Chins & heads up folks – and crack on, we are nearly there now.

  24. macart763 says:

    Just went over to the Guardian as I haven’t been there in a while and OMG, now I remember why I decided to give it a rest.

    The latest brain fart from the Guardian by Mr Kettle is a beaut. ๐Ÿ˜€


    • hektorsmum says:

      Oh naughty Mac, I went over and read the tripe and it is tripe. Obviously could not help myself and gave them what for.

      • macart763 says:

        Its a hoot isn’t it? I don’t know what Kettle’s on but I’d like a double. ๐Ÿ˜€

        Their own articles are becoming wilder by the week and honestly they’ve given up all pretence at Liberal or leftist attitudes as far as Scotland is concerned. I’d swear it was like visiting the Mail these days.

  25. Shit, yir on fire today!

  26. Another great piece thanks, summed it up perfectly “No one knows how the song ends โ€“ but itโ€™s a song we write for ourselves. And we will write our own destiny.” (shared on my facebook page)

  27. Andrew Brown says:

    Brilliant and spot on as usual. Thanks Paul.

  28. well now,theres a fine way to start the morning(its nearly afternoon but…).exceptional article and makes a very fine point-we are not going away.No matter the attempts to deaden or deny this new hope once it takes it wont be stilled.Ive often thought those who argue no matter the referendum outcome Indy will happen etc etc are just just attempting to manage their disappointment if the answer is no.that may be,in some cases,true and yet………….all is changed,or at least a fair bit anyway.So much that we are not going away no matter the september result.Great piece.Esperenza is indeed contagious.

  29. hektorsmum says:

    Wonderful post Paul, loved every last word of it.

  30. To turn the talk of shite into a thing of poetry and beauty that made the wee feart bit of my heart sing.. is the genius that you are Wee Dug !!! Cheers !!!

  31. dcanmore says:

    What they are really afraid of IS Scotland doing better, being more equal and fair to its citizens, because it will show the rUK up, black affront those in Westminster and then their own citizens will question about ‘why Scotland can do this and that and we can’t?’ Then maybe comes a much needed revolution in England.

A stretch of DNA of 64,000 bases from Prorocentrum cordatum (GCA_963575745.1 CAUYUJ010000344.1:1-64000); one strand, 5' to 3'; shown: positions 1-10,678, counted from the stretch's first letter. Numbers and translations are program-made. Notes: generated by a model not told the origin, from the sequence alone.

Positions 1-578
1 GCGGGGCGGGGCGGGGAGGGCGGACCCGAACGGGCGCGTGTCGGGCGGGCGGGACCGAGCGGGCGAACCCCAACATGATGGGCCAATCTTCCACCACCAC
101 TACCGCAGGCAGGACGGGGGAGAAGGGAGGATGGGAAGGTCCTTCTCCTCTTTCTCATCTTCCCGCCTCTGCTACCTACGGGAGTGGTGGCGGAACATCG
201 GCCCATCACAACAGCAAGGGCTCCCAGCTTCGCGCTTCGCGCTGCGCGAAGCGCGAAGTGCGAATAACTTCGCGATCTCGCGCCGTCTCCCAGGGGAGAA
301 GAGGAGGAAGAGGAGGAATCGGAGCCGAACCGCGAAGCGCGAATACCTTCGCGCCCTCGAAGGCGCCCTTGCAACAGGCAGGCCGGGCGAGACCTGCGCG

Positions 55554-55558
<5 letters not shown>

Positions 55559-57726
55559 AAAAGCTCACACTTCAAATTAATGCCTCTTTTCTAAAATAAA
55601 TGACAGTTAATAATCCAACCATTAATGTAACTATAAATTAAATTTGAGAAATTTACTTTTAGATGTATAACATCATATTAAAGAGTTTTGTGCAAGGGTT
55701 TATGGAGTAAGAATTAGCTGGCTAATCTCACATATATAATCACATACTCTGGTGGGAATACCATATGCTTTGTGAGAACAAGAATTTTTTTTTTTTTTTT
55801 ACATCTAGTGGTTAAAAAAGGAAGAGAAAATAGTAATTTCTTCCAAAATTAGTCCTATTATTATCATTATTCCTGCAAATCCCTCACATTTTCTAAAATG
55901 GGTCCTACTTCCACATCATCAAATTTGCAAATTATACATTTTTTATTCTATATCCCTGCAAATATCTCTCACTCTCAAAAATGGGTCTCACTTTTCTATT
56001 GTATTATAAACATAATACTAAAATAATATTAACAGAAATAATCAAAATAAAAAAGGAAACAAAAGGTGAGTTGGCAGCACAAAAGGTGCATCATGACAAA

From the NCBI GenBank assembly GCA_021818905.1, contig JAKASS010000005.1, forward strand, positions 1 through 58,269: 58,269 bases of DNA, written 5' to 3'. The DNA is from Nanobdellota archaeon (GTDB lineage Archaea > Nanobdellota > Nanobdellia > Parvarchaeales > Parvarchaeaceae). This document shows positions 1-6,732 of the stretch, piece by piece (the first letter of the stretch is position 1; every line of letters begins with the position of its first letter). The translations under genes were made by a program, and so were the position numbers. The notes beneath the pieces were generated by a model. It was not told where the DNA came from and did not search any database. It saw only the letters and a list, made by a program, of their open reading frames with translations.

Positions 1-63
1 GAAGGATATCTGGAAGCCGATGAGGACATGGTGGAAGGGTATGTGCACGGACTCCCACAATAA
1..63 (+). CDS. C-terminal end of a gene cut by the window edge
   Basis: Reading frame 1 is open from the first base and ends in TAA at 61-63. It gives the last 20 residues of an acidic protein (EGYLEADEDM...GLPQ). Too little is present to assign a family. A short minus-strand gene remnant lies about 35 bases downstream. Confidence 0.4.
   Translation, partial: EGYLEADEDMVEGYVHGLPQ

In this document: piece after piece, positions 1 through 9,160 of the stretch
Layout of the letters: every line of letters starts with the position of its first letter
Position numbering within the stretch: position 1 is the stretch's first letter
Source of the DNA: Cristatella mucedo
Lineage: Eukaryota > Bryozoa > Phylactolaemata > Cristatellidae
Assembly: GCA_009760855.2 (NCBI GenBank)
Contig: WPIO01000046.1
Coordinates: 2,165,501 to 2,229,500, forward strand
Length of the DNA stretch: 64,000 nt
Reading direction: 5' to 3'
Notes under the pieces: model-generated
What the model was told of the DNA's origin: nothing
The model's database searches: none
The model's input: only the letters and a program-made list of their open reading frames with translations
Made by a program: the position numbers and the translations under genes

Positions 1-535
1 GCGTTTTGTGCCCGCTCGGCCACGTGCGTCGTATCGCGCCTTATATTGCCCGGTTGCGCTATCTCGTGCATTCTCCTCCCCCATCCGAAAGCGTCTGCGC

That’s what they are afraid of and that is why they need us to believe that everything is shite so we won’t vote at all. They thrive in apathy, go about business with little interference. Well change is a comin’ and it will be a hurricane!

  32. jdman says:

    “Can you feel the heartbeat, can you feel the hope? The heart is pulsing to the beat of a different drum, a Scottish bodhran beating a new tune.”

    I cant find a bodhran but I found this in the back
    will that do?

  33. David Agnew says:

    When you allow the likes of George Osborne to come to Scotland and crap all over you and your nation, and no one is prepared on the Unionist side to stand up to him and fight Scotland’s corner? You are not only allowing yourself to be bullied, but you also see how little respect people like him have for Scotland.

    This is what No voters really should be aware of. A no vote is simply them agreeing with Osborne that that they are worthless scroungers. Why anyone would think they should be afforded respect following a no vote is beyond me.

    The idea that “they’ll give us more powers if we vote no” is total bollocks. If you negotiate from a position of weakness, you don’t get to dictate terms to anyone. Be it Grand strategy, business, or local politics – if you give up you winning hand before the other side has made a counter offer, you don’t win anything. at all. ever.

    No voters seem to be smugly complacent about the consequences of a no vote. They have no concept of what is happening, as they seem oblivious to what is happening in the UK at the moment. They are in for a rude awakening.

    My prediction is that if it is a no vote, and god help us if it is, then we are so fucked. Doubly fucked if the Tories get in. I guarantee you that come 2019 the union will be toast.

  34. Capella says:

    Brilliant stuff! I have a guest this weekend who, when questioned by a canvasser why she was voting YES, quoted Nelson Mandela “May your choices reflect your hopes rather than your fears.”